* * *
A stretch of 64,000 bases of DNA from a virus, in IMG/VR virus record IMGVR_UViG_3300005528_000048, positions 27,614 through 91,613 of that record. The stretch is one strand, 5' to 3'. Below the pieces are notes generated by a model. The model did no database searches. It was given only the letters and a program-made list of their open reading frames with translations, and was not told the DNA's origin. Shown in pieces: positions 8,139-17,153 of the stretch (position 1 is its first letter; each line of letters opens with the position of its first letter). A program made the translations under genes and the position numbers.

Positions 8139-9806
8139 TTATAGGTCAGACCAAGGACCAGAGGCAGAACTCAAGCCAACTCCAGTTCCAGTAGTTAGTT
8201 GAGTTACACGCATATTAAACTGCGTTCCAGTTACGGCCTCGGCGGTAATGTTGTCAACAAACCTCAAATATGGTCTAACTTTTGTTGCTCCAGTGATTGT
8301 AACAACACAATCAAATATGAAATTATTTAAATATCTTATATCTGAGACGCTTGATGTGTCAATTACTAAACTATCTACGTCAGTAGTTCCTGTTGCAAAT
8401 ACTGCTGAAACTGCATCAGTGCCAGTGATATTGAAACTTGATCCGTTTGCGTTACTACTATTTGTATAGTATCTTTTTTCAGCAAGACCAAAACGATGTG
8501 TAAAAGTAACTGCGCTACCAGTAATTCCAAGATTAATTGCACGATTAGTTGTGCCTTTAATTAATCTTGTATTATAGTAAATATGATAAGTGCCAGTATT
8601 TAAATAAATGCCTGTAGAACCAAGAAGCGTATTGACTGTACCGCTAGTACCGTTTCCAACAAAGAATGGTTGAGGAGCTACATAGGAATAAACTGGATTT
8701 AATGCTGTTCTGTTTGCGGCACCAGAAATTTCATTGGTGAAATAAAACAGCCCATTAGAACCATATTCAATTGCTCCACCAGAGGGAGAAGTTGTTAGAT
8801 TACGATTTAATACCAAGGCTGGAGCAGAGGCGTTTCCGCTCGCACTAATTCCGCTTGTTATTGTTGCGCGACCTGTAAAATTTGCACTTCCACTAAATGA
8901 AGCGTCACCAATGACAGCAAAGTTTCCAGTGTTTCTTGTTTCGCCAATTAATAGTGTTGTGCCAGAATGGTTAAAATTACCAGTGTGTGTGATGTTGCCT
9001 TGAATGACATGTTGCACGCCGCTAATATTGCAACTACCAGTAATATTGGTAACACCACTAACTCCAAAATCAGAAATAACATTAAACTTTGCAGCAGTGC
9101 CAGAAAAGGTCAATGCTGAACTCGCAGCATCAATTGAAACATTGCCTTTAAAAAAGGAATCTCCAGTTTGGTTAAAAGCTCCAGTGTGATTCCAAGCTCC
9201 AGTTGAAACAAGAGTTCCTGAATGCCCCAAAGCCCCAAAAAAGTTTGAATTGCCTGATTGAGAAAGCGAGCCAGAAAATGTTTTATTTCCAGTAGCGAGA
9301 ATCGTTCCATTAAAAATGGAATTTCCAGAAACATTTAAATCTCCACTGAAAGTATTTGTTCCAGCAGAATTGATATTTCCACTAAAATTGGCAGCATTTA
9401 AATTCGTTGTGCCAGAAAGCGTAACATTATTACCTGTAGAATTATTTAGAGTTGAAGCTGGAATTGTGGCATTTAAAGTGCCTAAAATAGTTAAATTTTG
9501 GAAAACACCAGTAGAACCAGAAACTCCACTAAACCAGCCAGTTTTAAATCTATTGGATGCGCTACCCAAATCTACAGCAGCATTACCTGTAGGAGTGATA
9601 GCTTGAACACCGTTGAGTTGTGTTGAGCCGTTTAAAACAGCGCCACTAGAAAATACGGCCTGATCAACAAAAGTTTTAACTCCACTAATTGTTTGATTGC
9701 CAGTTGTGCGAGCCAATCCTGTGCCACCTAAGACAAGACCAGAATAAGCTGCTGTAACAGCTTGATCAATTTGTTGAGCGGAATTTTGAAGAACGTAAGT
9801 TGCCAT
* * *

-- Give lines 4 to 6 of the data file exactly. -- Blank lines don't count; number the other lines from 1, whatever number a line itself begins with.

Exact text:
8201 GAGTTACACGCATATTAAACTGCGTTCCAGTTACGGCCTCGGCGGTAATGTTGTCAACAAACCTCAAATATGGTCTAACTTTTGTTGCTCCAGTGATTGT
8301 AACAACACAATCAAATATGAAATTATTTAAATATCTTATATCTGAGACGCTTGATGTGTCAATTACTAAACTATCTACGTCAGTAGTTCCTGTTGCAAAT
8401 ACTGCTGAAACTGCATCAGTGCCAGTGATATTGAAACTTGATCCGTTTGCGTTACTACTATTTGTATAGTATCTTTTTTCAGCAAGACCAAAACGATGTG